Statistics on Prescription Stimulant Abuse and Misuse
Stimulants were initially prescribed to treat many illnesses, including asthma, upper respiratory problems, obesity, and neurological disorders, but now they are mainly used in the treatment of ADHD, narcolepsy, and occasionally depression. According to the National Institute on Drug Abuse, the main reason for this shift is that the potential for prescription stimulant abuse and addiction became very apparent, and doctors wanted to prevent that. Even in their current uses, however, prescription stimulants are abused very often, most notably by college students.
Prescription Stimulant Abuse Statistics
Abuse of prescription stimulants can refer to taking the medications in higher quantities or a different manner than prescribed, or taking them although a person is not prescribed.
A fair amount of attention has been focused in recent years on the subject of prescription stimulant abuse, primarily in the college student and young workforce populations. These groups, as well as others, have been known to take prescription stimulants, especially the ADHD medications Ritalin and Adderall, to improve their performance in work or school. They increase wakefulness, focus, and attention and so are thought by some to be able to help them study or work harder in school, or to perform better at work. They also can produce euphoria, especially when crushed up and snorted. For this reason some people take them to get high, especially while at parties.
Here are some statistics on prescription stimulant misuse and abuse:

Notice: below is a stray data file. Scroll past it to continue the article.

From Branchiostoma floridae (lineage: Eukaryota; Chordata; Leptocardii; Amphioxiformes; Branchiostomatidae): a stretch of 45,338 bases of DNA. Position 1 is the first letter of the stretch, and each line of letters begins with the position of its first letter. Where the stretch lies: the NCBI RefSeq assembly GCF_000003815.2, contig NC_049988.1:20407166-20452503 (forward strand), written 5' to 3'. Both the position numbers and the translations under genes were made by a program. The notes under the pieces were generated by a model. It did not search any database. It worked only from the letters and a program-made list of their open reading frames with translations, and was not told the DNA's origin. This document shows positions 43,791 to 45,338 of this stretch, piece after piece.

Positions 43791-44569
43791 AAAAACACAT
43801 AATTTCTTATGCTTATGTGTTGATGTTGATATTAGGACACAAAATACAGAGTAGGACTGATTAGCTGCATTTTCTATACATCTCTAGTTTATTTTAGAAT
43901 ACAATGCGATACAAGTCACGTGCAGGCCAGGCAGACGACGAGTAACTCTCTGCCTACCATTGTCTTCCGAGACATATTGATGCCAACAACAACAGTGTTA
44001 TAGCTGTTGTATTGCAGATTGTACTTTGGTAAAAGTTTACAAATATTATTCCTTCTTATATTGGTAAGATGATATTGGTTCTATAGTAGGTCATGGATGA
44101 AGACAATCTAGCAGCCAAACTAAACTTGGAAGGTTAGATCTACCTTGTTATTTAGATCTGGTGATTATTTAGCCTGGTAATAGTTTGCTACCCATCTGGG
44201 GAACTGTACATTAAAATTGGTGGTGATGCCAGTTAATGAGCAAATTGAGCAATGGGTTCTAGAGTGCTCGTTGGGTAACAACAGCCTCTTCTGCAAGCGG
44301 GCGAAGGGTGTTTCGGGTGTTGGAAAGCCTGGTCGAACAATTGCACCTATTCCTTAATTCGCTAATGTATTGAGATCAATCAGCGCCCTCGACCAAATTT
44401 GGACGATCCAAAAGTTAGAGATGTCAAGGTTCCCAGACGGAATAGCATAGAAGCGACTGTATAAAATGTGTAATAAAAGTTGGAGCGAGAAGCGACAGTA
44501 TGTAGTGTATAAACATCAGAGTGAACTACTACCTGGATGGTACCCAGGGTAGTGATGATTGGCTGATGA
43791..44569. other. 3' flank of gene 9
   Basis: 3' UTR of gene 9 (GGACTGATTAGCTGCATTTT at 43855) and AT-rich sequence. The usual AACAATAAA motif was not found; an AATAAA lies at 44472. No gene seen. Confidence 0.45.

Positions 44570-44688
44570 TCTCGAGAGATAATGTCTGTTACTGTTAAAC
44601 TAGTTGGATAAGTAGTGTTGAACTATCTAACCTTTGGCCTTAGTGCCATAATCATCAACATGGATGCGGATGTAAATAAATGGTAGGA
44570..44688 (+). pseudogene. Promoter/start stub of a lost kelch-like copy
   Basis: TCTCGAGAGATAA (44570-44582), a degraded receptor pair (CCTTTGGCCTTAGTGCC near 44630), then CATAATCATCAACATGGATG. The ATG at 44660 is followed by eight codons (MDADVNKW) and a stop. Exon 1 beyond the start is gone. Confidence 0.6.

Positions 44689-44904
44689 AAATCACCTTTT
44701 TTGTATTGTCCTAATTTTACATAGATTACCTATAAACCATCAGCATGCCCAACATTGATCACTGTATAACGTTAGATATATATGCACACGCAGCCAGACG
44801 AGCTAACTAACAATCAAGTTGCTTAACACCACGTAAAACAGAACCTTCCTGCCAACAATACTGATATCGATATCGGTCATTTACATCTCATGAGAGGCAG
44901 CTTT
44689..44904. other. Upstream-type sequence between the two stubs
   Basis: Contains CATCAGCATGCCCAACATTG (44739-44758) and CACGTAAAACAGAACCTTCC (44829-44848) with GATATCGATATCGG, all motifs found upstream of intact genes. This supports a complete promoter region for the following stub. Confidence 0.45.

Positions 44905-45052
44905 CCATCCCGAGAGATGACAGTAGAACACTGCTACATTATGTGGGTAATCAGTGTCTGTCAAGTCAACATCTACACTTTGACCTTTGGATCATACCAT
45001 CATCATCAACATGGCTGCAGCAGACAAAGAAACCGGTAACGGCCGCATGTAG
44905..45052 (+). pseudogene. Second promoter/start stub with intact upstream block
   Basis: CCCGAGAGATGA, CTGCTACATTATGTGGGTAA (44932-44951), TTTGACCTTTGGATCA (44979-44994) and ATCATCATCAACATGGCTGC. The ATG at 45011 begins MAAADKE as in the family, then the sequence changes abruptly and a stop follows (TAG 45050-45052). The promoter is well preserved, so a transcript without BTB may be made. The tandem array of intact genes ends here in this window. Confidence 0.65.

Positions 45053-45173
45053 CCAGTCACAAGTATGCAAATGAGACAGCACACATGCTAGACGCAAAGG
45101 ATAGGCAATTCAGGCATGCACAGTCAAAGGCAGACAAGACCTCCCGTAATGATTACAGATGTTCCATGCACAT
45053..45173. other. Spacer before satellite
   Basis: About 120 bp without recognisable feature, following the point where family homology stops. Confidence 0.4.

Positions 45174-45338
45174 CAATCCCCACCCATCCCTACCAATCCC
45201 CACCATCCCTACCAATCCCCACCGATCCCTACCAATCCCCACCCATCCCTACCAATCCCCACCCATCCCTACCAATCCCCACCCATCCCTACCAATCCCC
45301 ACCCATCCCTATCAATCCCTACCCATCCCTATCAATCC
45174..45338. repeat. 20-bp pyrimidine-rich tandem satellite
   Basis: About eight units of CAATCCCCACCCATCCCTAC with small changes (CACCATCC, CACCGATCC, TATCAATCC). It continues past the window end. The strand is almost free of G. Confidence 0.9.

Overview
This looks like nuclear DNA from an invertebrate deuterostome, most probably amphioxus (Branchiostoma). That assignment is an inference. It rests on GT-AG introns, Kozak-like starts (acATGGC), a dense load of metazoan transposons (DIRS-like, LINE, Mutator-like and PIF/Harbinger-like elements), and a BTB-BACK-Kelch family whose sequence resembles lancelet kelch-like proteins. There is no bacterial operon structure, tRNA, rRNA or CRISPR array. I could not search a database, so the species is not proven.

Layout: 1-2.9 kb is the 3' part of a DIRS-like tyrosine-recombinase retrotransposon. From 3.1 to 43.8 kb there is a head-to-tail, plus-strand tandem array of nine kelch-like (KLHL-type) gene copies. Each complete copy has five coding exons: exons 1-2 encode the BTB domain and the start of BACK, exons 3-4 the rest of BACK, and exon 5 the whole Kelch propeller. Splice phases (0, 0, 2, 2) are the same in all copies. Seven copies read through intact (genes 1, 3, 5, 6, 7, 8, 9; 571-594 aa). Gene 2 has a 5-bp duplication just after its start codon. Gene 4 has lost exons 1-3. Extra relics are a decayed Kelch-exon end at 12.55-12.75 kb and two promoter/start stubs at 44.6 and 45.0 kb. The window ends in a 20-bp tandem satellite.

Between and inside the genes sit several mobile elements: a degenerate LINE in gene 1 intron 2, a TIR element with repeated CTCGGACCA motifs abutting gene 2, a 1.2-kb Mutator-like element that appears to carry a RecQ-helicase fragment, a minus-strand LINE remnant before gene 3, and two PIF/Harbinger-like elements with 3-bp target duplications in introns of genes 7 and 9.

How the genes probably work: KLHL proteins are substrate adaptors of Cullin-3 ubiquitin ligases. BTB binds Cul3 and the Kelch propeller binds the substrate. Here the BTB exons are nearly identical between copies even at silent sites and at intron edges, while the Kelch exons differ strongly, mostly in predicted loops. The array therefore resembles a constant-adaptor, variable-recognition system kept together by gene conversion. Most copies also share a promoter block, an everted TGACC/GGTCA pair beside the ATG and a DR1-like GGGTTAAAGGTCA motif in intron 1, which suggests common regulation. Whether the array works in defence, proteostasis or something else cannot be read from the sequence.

- One in eight teens (13 percent) reports having taken Ritalin or Adderall at least once in their lifetime though it was not prescribed. (The Partnership Attitude Tracking Study (PATS))
- 9 percent of teens reported having misused or abused Ritalin or Adderall in 2012, which is up from 6 percent in 2008. (The Partnership Attitude Tracking Study (PATS))
- 29 percent of parents, almost one third, believe ADHD medications can improve a child’s academic or testing performance, even if they do not have ADHD. (The Partnership Attitude Tracking Study (PATS)) – Research described in the National Institute on Drug Abuse found that this is not true, however, and that students who abuse prescription stimulants actually have lower GPAs in high school and college than those who don’t, and that they do not enhance learning or thinking ability.
- 23.3% of middle and high school students taking prescribed stimulants were solicited to sell or give their prescriptions to others at a rate that increased from middle school to high school. (Michigan State University College of Medicine)
- Methylphenidate (Ritalin) prescriptions rose from 1.3 million in 1996 to nearly 6 million in 1999. (IMS Health)
Dangers of Abusing Prescription Stimulants
These numbers are alarming, especially given the fact that abuse of prescription stimulants is dangerous. Some of the main issues with it are that they are addictive, can lead to malnutrition, and can increase blood pressure and heart rate.
Prescription stimulant addiction, like all other addictions, is a chronic, relapsing disease. It is characterized by compulsive drug-seeking behavior, taking too much of the drug than intended, developing a tolerance to and dependence on the drug, and usually involves withdrawal symptoms when the drug is not available. Stimulants are associated with a mainly psychological withdrawal with symptoms of severe depression, insomnia or fatigue, and anxiety.
Stimulant addiction treatment is available to help. If you or someone you love is struggling with an addiction to stimulants, there are things you can do to get your life back on track. Treatment programs provide the guidance and skill-building necessary to stop using stimulants and to stay off of them.